The most interesting Simple 2000 titles all start with a great concept. Volume 95, The Zombie vs. Ambulance (say that title to yourself, out loud), has that in spades, but is a concept enough to carry a game?
You control the last doctor alive in a city that’s been overrun by zombies. Ignoring the pleas of the other remaining hospital staff, the main character takes it upon himself to rescue every citizen that has survived the zombie apocalypse, using the last ambulance left in the hospital’s garage. Zombies roam the city’s streets and are spawned from thin air at a steady pace, menacing your vehicle and its passengers. What’s the solution to the problem? Running the undead over at full speed, of course. Guts and gore go flying everywhere with a successful hit, and multiple successive kills fill up the requisite combo meter. High combos add bonus time to the timer that limits the amount of time the player has before the hospital is overrun and it’s game over.
Let’s get this out of the way right now: even though The Helicopter features a radio-controlled helicopter, it is not in any sort of competition with Shiny’s RC Stunt Copter. It doesn’t remotely aspire to that game’s level of simulation, and it won’t appeal to anybody expecting an extremely accurate flight model. What this is is a simple, pleasant, unassuming mission-based flight game not unlike Rescue Copter. It’s also the sequel to a Simple 1500 title for Playstation of the same title, which was released overseas as simply “RC Helicopter.”
The game’s set in a suburban Japanese environment, with three different major locations: the player’s home, a shop-lined street, and a school building. The player controls the helicopter at all times, from the very beginning of the game, and is free to roam about the available locations looking for work that needs to be done. Golden stars are scattered around the environments, and picking one up by running into it with the helicopter will cause a mission to start. The missions each involve one of the game’s NPCs giving the player a fairly mundane task to carry out, like washing windows, killing cockroaches with bug spray, scaring away crows, cleaning up empty soda cans in a vacant lot, or returning lost bikini tops to distraught female swimmers (um, yeah). Auxillary actions are handled with the R1 (and sometimes L1) button, and these actions – whether squirting or grabbing – behave predictably and reliably, unlike in Rescue Copter. All of the NPC speech is in Japanese text only, but it’s easy to tell when they mention the buttons one will be using on a mission, and easy to figure out mission goals even if one doesn’t understand a word of moonspeak.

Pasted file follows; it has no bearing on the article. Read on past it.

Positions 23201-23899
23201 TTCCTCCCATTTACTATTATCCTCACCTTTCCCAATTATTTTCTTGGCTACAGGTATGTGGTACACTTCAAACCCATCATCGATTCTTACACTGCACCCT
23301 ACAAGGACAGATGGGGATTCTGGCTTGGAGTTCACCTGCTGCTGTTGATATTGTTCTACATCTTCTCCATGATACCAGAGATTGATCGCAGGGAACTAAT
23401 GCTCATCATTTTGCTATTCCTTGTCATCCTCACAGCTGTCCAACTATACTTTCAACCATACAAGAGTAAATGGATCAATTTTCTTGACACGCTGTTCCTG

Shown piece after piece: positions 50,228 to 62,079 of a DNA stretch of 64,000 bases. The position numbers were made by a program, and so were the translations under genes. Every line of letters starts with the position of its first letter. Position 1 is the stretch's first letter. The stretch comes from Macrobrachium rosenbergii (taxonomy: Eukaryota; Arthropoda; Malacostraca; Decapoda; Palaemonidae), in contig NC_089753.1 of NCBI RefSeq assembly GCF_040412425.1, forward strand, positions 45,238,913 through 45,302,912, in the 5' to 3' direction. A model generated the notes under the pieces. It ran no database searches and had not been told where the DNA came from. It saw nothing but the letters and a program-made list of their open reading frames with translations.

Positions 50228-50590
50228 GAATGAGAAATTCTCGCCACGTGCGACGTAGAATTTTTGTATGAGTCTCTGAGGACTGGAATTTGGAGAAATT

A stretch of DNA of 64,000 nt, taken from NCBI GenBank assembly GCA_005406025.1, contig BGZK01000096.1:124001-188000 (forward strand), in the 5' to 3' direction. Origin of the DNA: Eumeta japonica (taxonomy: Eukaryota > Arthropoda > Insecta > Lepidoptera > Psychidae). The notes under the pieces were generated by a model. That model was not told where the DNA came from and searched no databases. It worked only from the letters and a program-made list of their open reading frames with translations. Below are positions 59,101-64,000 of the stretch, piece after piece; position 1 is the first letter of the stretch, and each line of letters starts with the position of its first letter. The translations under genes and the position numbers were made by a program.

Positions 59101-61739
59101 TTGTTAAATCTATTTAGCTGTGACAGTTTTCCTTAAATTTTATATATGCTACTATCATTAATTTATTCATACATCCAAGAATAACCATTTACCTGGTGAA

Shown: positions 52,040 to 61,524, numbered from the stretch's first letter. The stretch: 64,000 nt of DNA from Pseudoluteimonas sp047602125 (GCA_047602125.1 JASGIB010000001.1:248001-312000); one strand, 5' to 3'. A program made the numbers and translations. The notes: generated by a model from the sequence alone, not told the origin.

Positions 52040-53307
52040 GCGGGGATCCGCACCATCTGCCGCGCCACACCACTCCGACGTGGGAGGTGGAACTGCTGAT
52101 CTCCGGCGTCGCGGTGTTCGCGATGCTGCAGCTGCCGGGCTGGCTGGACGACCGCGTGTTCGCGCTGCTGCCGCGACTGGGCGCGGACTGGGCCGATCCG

My copy of Oneechanbara 2 arrived the day before yesterday. I’ve only played it briefly, but enough to give some impressions. Really, it’s the same thing as the first game, but better-executed.
It looks and feels much, much better. Like Oneechanbara, most of the effort was clearly spent on making the characters appealing and fun to play. There are now three attack types: sword, hand-to-hand, and an alternate attack that varies from character to character. Aya (the one in bikini and cowboy hat) throws shuriken, her younger sister Saki dashes up to zombies and can pull off body parts, and the mysterious new biker has an old-fashioned shotgun that can be fired in any cardinal direction. Holding different directions modifies attacks: for example, holding back and hitting kick does a sweep, while holding forward and hitting kick with Aya makes her do a roundhouse kick that sends enemies flying. The different attack types can be comboed into one another, and it’s easy to get a feel for which attacks are good for starting or chaining and which are finishers. The combo system feels robust enough that it should be fun to try for high hit and kill counts, though I’m not very skilled with it yet.
So, as for what I’ve been playing lately: lots of things, but I’ll not get ahead of myself. I decided to take a risk on The Earth Defense Force 2 (The Chikyuu Boeigun 2), the sequel to perhaps the best-regarded original Simple 2000 series game so far. And at this point, it’s definitely the best D3 game I’ve played. Continue reading
D3 Publisher are honest about their design and business goals: they produce budget-priced software that takes a simple concept – often one already established by full-priced games – and build a game around it that conforms to their very limited production budgets and schedules. Other times their concepts are original and experimental (something the nature of the budget game often allows), and still other games are obvious ripoffs upon which D3 has put their own spin. Continue reading